How to Make a Rag Quilt Using Fleece

In a typical quilt, the seams are hidden as much as possible. The opposite is true for a rag quilt. While the "right" side of the fabric is still exposed, the seams are on the outside of the quilt rather than hidden inside. With most fabrics, this results in a frayed look at each of these seams in your finished quilt. Fleece, however, does not fray this way. Instead, you end up with a rag quilt with clipped rather than frayed seams.

Things You'll Need

  • Batting
  • Scissors
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Instructions

    • 1

      Cut your fleece into squares of the size of your choice. Cut twice as many pieces as you need for one side of the quilt. Keep the final quilt in mind when cutting your squares; if you want an eight square by seven square quilt, for example, you need 112 squares (7 times 8 is 56, multiplied by 2).

    • 2

      Cut your batting into squares. You need half as many batting squares as fleece squares, so in our example you would need only 56 batting squares. These squares should be smaller than your fleece squares by 1/2 inch plus double the seam allowance. If you want 1-inch seams, for example, the batting squares should be 2.5 inches smaller than the fabric squares.

    • 3

      Place one of your fleece pieces on a flat surface. If it has a right side, that should be facing down. Put one of the batting squares exactly in the center of your fleece square. Place one more fleece square on top, with the right side facing up. You now have a sandwich in which two fleece squares hold a batting square.

    • 4

      Sew across the square diagonally in both directions, forming an "X" from corner to corner. This holds the three pieces in place. Repeat this process for the rest of your batting and fleece squares. In our example, you should now have 56 squares, each of which is fleece-batting-fleece sewn together with an "X."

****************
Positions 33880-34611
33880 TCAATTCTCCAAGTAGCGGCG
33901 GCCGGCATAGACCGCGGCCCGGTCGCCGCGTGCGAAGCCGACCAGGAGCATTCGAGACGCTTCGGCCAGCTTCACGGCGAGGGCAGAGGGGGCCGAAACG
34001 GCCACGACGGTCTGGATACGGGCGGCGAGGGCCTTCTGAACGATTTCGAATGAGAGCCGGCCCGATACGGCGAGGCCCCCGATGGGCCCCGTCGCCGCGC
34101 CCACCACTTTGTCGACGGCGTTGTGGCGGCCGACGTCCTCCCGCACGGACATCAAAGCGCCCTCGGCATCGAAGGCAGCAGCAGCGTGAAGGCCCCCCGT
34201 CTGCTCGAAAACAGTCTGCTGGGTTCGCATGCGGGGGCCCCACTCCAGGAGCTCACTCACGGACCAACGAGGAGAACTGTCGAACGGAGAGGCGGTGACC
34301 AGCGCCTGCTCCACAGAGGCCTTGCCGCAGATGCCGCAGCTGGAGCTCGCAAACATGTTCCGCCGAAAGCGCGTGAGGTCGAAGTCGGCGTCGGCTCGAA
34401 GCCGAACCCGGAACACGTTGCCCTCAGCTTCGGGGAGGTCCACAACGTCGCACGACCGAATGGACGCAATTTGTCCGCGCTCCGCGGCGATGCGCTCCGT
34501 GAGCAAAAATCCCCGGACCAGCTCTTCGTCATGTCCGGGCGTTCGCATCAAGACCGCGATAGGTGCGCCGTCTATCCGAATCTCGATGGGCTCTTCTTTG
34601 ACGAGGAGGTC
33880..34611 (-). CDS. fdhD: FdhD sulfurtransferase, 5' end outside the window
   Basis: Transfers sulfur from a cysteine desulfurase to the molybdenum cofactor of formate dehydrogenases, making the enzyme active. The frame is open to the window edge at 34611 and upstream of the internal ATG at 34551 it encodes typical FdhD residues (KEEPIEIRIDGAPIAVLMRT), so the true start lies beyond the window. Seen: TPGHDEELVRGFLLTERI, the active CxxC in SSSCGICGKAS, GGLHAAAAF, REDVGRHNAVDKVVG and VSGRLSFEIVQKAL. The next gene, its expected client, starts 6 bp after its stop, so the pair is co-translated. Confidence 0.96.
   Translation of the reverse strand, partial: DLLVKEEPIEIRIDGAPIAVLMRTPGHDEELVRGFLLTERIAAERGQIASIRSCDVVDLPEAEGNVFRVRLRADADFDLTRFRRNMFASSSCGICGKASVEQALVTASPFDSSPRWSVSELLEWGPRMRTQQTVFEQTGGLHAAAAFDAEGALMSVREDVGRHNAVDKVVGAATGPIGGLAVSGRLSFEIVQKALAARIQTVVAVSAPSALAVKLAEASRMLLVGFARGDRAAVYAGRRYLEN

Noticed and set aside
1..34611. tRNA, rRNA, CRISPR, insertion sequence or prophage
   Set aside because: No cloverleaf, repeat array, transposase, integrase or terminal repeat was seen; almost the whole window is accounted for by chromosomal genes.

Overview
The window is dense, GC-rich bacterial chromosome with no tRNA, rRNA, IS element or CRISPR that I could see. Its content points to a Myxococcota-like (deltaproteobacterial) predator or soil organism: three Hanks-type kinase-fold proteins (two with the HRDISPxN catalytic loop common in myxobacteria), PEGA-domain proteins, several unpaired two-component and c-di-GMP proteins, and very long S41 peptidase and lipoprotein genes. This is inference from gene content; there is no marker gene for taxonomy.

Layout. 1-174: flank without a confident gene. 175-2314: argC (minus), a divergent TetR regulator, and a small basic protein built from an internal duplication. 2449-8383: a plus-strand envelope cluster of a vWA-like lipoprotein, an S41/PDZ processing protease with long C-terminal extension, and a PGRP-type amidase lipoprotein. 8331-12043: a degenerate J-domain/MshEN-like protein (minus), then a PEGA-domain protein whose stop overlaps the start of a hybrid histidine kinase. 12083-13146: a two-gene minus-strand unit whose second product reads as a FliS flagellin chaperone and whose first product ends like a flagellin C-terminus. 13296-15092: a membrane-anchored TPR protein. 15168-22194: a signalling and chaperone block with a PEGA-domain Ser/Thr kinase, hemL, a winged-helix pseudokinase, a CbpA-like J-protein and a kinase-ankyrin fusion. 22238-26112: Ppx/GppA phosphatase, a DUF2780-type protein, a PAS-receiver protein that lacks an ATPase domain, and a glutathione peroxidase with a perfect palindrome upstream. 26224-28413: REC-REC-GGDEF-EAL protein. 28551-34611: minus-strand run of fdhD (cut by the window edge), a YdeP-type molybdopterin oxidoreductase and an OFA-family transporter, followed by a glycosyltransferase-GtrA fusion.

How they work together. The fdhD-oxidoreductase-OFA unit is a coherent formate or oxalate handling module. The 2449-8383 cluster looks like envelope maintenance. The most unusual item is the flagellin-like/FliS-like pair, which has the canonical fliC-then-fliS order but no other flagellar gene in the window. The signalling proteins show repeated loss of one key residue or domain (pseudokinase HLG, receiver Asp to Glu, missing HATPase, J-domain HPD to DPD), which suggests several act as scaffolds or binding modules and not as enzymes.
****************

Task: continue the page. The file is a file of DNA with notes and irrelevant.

• 5

      Place two of your squares together with the wrong sides facing each other. This may be counterintuitive if you have sewn before, as normally the right sides go together. Remember, however, that the seams are supposed to show in a rag quilt. Pin these two squares in place and sew them together with the seam allowance you provided for earlier.

    • 6

      Sew another square onto the strip you just formed. Again, the wrong sides should face, leaving the seam exposed. Repeat this process until you have formed an entire row of squares. In our example, you would repeat this process until you have eight squares sewn together in a strip.

    • 7

      Sew the rest of the squares together to form more strips. In our example, you would now have seven strips, each eight squares long.

    • 8

      Place two of the strips together, with the wrong sides facing each other. Pin into place to ensure your seams meet up, and then sew together. Repeat this process for the rest of the strips to finish assembling your quilt.

    • 9

      Sew all the way around the outer border of your quilt, using the seam allowance you chose earlier. In our example, you chose a 1-inch seam allowance, so you would sew all the way around the quilt 1 inch from the border. Repeat this process to strengthen this seam.

    • 10

      Cut straight down in the seam allowance at each seam in the quilt. Make these cuts every 1/4 inch in the allowance. Do not snip through the seam, as this can damage the quilt. You simply want to create a soft, snipped seam to finish the rag quilt look.

    • 11

      Machine wash the finished fleece rag quilt if you wish. This is more important for fabrics that will fray, but you can still wash your fleece quilt if you desire.

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